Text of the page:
Camping on the Oregon Coast: 21 Top-Rated Campgrounds

Camping the Oregon Coast. Blue waves crash against rugged rocks and picturesque sand with green hills above.

Konnichi wa / Great Outdoors

Introduction

The Oregon coast is one of those hidden gems that doesn't get quite as much attention as its neighboring coast to the south in California but is no less beautiful and no less thrilling.

Here's a list of all the best sites for camping along Oregon's coast and a nice, relaxing video of the coast to get you started...

Watch this video on the ultimate tour of the Oregon coast!

What is the Oregon coast?

The Oregon coast is a stretch of the Pacific Ocean that runs along the western edge of America. It's known for its natural beauty and unique ecosystems, including jagged cliffs and beaches full of driftwood logs as well as towering evergreens.

Why camp on the Oregon coast?

The Oregon coast has a lot to offer!

It's home to many beautiful beaches and peaceful campgrounds that are perfect for people who love the outdoors, such as hikers or surfers.

There are many campgrounds along the Oregon coast that offer a serene atmosphere, which is ideal for people who enjoy camping.

Along these coasts you can see amazing views and beaches to explore, as well as find peace in nature. Another great part about spending time at one of these campsites is being able to disconnect from technology by enjoying outdoor activities such as hiking or kayaking through pristine waters.

The Oregon coast offers visitors an opportunity to experience a new part of the country while also having access to modern amenities.

The Oregon coast is home to many incredible destinations, including campgrounds and other outdoor experiences, which are perfect for people who love spending time outside in nature.

If you are looking for a place where you can be surrounded by natural beauty while also having access to modern amenities then look no further than one of Oregon’s premier coastal destinations!

Tips for camping on the Oregon coast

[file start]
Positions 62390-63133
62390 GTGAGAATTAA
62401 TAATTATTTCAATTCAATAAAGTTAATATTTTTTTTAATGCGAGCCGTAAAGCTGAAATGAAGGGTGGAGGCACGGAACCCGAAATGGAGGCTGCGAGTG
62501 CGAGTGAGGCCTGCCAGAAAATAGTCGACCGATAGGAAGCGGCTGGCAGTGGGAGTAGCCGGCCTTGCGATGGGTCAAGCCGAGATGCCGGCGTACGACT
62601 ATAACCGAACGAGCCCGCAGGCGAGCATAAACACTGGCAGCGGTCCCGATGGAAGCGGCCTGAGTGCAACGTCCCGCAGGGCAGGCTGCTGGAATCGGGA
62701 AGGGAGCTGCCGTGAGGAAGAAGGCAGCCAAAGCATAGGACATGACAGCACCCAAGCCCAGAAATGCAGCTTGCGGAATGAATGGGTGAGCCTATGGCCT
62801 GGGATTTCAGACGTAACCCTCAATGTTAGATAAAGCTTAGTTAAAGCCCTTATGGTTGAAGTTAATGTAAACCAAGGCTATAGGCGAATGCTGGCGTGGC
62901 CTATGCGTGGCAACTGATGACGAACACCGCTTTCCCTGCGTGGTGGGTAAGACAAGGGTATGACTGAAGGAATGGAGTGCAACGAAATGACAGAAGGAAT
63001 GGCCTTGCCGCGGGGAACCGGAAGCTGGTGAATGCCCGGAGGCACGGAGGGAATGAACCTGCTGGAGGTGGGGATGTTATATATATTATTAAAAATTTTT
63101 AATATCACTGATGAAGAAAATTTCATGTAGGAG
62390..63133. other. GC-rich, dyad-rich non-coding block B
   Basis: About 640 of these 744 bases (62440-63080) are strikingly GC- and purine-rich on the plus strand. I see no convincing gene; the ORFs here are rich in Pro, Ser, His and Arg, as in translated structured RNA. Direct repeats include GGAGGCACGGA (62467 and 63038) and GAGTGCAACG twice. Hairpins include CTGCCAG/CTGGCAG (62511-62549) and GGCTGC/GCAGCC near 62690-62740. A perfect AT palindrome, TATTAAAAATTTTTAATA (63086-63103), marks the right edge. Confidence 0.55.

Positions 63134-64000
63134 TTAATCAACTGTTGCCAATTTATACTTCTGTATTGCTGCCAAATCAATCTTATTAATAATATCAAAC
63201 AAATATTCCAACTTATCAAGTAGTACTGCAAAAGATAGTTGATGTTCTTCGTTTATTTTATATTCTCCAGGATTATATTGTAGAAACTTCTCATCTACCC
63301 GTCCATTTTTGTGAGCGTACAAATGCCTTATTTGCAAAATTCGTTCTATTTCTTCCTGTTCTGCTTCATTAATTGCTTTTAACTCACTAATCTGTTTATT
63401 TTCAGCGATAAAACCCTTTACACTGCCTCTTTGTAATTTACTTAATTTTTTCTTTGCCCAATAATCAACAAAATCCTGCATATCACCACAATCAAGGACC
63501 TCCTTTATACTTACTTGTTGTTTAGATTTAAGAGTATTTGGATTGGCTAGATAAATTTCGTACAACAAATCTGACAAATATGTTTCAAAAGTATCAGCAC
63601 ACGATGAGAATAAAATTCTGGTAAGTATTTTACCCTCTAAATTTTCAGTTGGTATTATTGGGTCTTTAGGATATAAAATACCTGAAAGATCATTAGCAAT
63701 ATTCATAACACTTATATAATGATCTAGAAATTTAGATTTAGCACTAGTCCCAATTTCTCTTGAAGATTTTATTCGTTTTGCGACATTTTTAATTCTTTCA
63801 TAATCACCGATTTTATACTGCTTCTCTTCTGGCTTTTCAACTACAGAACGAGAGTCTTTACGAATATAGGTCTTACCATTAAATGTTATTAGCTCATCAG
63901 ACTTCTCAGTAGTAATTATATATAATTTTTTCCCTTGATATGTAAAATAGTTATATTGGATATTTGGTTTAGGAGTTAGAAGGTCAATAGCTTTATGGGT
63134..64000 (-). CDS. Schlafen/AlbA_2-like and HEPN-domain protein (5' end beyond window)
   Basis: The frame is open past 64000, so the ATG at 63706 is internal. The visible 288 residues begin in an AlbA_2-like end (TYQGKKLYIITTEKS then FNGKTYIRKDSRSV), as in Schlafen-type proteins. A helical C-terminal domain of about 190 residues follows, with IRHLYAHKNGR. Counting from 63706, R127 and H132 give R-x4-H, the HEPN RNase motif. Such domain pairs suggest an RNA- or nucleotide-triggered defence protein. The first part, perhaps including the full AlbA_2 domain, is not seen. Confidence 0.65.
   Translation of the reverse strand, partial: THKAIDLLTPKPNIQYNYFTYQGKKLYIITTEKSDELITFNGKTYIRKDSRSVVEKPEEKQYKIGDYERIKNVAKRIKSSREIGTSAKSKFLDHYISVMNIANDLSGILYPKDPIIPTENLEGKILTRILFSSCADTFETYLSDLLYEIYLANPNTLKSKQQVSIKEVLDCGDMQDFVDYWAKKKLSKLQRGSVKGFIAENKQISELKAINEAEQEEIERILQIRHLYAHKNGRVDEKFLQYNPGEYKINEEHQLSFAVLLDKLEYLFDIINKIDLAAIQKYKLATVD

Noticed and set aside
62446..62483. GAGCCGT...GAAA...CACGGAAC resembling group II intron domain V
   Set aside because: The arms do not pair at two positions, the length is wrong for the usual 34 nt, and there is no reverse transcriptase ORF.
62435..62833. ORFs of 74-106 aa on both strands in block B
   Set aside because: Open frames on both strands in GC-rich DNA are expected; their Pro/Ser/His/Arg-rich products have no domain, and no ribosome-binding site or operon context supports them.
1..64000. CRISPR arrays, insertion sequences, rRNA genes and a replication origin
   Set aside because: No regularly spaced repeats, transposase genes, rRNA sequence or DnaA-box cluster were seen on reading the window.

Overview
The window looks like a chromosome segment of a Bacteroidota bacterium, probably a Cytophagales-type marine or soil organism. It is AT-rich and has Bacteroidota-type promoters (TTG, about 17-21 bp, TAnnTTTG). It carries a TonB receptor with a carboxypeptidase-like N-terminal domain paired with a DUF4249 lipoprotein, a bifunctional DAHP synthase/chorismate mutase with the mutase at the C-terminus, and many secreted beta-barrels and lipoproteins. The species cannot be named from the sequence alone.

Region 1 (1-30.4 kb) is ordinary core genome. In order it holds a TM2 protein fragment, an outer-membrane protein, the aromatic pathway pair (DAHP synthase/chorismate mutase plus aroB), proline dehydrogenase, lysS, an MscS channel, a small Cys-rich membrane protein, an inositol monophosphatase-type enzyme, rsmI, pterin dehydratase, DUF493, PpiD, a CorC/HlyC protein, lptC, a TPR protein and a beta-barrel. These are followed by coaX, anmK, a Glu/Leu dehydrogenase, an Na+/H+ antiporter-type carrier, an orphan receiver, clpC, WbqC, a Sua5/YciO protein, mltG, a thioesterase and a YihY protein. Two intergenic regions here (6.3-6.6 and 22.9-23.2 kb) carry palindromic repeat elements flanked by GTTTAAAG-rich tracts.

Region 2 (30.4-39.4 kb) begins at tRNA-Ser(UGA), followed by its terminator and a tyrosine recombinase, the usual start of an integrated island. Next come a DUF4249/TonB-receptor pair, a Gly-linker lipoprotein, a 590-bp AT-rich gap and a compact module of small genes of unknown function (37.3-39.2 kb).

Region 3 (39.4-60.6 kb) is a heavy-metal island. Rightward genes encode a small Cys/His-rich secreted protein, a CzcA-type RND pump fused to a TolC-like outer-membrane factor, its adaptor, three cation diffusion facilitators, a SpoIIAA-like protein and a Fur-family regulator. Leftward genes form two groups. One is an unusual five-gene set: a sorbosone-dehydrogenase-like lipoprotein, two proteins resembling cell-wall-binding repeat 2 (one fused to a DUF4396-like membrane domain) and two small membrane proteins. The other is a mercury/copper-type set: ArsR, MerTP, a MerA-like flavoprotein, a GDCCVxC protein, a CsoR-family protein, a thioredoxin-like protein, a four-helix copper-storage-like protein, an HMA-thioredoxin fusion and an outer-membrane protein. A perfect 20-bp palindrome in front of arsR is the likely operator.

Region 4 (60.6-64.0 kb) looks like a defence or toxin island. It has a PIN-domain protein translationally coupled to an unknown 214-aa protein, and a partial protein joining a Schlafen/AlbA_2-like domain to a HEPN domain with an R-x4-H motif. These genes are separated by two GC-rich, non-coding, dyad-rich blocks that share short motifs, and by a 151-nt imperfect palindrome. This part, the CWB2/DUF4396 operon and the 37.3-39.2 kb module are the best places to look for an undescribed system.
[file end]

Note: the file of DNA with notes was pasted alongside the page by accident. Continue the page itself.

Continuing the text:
Camping on the Oregon coast is an unforgettable experience. Here are some tips for making your camping trip successful:

  • Make sure you do some research to find out what amenities each campsite offers so that you can pack accordingly
  • Be aware of any high tide times or how weather may affect your available activities
  • Pack all of your belongings in a waterproof container, such as plastic bins if possible, and always check conditions before heading down to the water
  • Check pricing for different locations to find a campsite that matches your budget
  • Make sure you pack all of your needed items before heading out on your trip, such as food and necessary camping equipment

Camping is an exciting way to enjoy time outdoors! If you are planning a trip or vacation then consider staying at one of Oregon’s many coastal destinations, which offer campgrounds with access to modern amenities while still providing visitors with opportunities for nature exploration.

Campgrounds along the Oregon coast offer many benefits! If you want access to modern amenities while also experiencing natural beauty then consider staying at one of these campgrounds during your next trip. There are many different types of accommodations offered by these locations depending on whether you prefer hiking or relaxing by the water.

To make your visit successful be prepared and do some research about what each location has to offer ahead of time so that you can plan accordingly. Having everything packed up in waterproof containers will also help ensure nothing gets ruined during travel or rainstorms. What are you waiting for? Start planning your next camping trip today!

Quotes about camping on the Oregon coast

"There are a lot of beautiful places along Oregon's coastline, but you have to know where to look."

"It’s quite common now that people arrive early in the morning or late afternoon with no reservation whatsoever," said another ranger who asked not to be named because he was not authorized by management to speak publicly about this topic. "They just come off the highway and expect there will be an open site."